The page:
Greetings

First of all......

* As we upgrade and build new....

  I think it is time to eliminate atmospherically vented appliances from the breathing zones of our homes

* I realize that the effects of wind and mechanical equipment can and often do overwhelm Stack Effect.

 

My current favorite online resources for visualizing "Stack Effect" are.....

*John Straube's Article

http://www.buildingscience.com/documents/digests/bsd-014-air-flow-c...

 

*John Klote's Article

http://fire.nist.gov/bfrlpubs/fire91/PDF/f91013.pdf

 

*Bud Poll's Worksheet

http://myenergyworkshop.homestead.com/hot-air.html

 

I plan to post some Illustrations and see if you folks agree with my current thinking about the location of Neutral Pressure Planes

Meanwhile...

Does anyone else have suggestions for online links concerning  "Stack Effect"?

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Don't you also need to know elevation to know D-P since height within a structure is used? ... once it's opened to the outside the elevation matters to density over that height at any D-T.

I'm not sure which post you're responding to or exactly what your question is.

About the only atmospherically vented appliance left in most homes are tank water heaters. Most furnaces, tankless water heaters, and dryers use induced draft blowers.

Bob-------In my area your comment could not be further from what I see everyday. 80% and less are way more common than we would like. Condos on slabs are culprits. The furnace is either in the attic space or a closet. Other than the cheaper route by the builders you have the problem of routing the condensate drain through un-heated areas ( freezing ) In older housing stock built on slabs you have the same freezing problems as the CAZ is generally in the center of the home and the only route for the drain is up and out. The DWH is in a closet area with hi/low combustion air coming in from the attic. I see older homes everyday w/ furnace in basement that need replaced but the HO is not about to fork out until it fails. People don't generally plan on furnace upgrades until they fail. I wish your comment applied in my area ( OHIO )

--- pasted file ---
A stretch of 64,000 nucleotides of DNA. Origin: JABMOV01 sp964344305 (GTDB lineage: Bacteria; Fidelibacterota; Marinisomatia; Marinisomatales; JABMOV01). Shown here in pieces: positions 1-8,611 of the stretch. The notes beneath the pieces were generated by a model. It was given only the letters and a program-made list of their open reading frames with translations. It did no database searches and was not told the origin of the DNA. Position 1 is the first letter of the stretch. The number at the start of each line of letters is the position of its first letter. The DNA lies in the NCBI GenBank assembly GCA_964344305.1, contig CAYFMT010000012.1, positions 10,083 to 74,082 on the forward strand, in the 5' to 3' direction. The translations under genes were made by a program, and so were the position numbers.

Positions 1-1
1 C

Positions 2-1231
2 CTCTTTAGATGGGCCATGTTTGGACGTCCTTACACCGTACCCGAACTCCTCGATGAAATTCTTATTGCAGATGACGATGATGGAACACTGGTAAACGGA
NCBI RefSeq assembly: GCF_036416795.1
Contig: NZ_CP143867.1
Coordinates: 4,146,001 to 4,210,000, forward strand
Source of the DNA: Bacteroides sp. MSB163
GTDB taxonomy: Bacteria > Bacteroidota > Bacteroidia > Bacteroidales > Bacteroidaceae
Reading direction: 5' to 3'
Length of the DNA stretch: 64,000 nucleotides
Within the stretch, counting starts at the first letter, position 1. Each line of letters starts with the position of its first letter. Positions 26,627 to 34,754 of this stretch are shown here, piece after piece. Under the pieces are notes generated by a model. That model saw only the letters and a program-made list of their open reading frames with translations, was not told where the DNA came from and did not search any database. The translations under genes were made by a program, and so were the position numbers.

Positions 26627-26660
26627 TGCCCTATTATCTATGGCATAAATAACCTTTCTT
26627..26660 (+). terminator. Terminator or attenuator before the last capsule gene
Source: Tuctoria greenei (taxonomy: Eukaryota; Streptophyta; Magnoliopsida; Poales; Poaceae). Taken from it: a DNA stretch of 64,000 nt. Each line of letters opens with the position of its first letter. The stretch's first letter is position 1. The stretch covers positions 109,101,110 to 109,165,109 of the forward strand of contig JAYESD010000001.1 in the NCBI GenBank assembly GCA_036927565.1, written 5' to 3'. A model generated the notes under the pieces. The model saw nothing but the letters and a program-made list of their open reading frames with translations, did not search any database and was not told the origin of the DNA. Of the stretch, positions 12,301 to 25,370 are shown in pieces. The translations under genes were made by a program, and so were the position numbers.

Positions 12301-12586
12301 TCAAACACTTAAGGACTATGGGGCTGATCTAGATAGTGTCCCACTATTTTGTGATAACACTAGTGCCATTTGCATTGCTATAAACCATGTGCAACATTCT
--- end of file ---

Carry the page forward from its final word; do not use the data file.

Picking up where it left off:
We still see a few old furnaces, but they aren't common in Oklahoma. Most people replace the furnace when their A/C goes out. Sometimes we do see a few furnaces from the 80's where the A/C has been replaced multiple times. Moving a furnace is no small undertaking, they are rarely relocated when they are replaced.

Hello Bob and Ed.

I too only wish the situation that you have witnessed Bob was taking place in my area. I have now performed 30 audits in the last 3-4 months, and of these 5 folks had new furnaces\boilers installed. Each one is an atmospherically-vented appliance, and the homeowners all are upper-middle income. I did have one small win to get excited about, when a homeowner decided to go with a high-efficiency unit after I spent considerable time convincing them.

Ladies and gentlemen, I am so glad to see so much constructive conversation on NPPs and stack effect. At the same time, I wonder what this means when so many homes are like sives, with rapidly aging combustion appliances in them. And, remember, I mainly serve upper-middle income homeowners. My days in low-income really can get one down.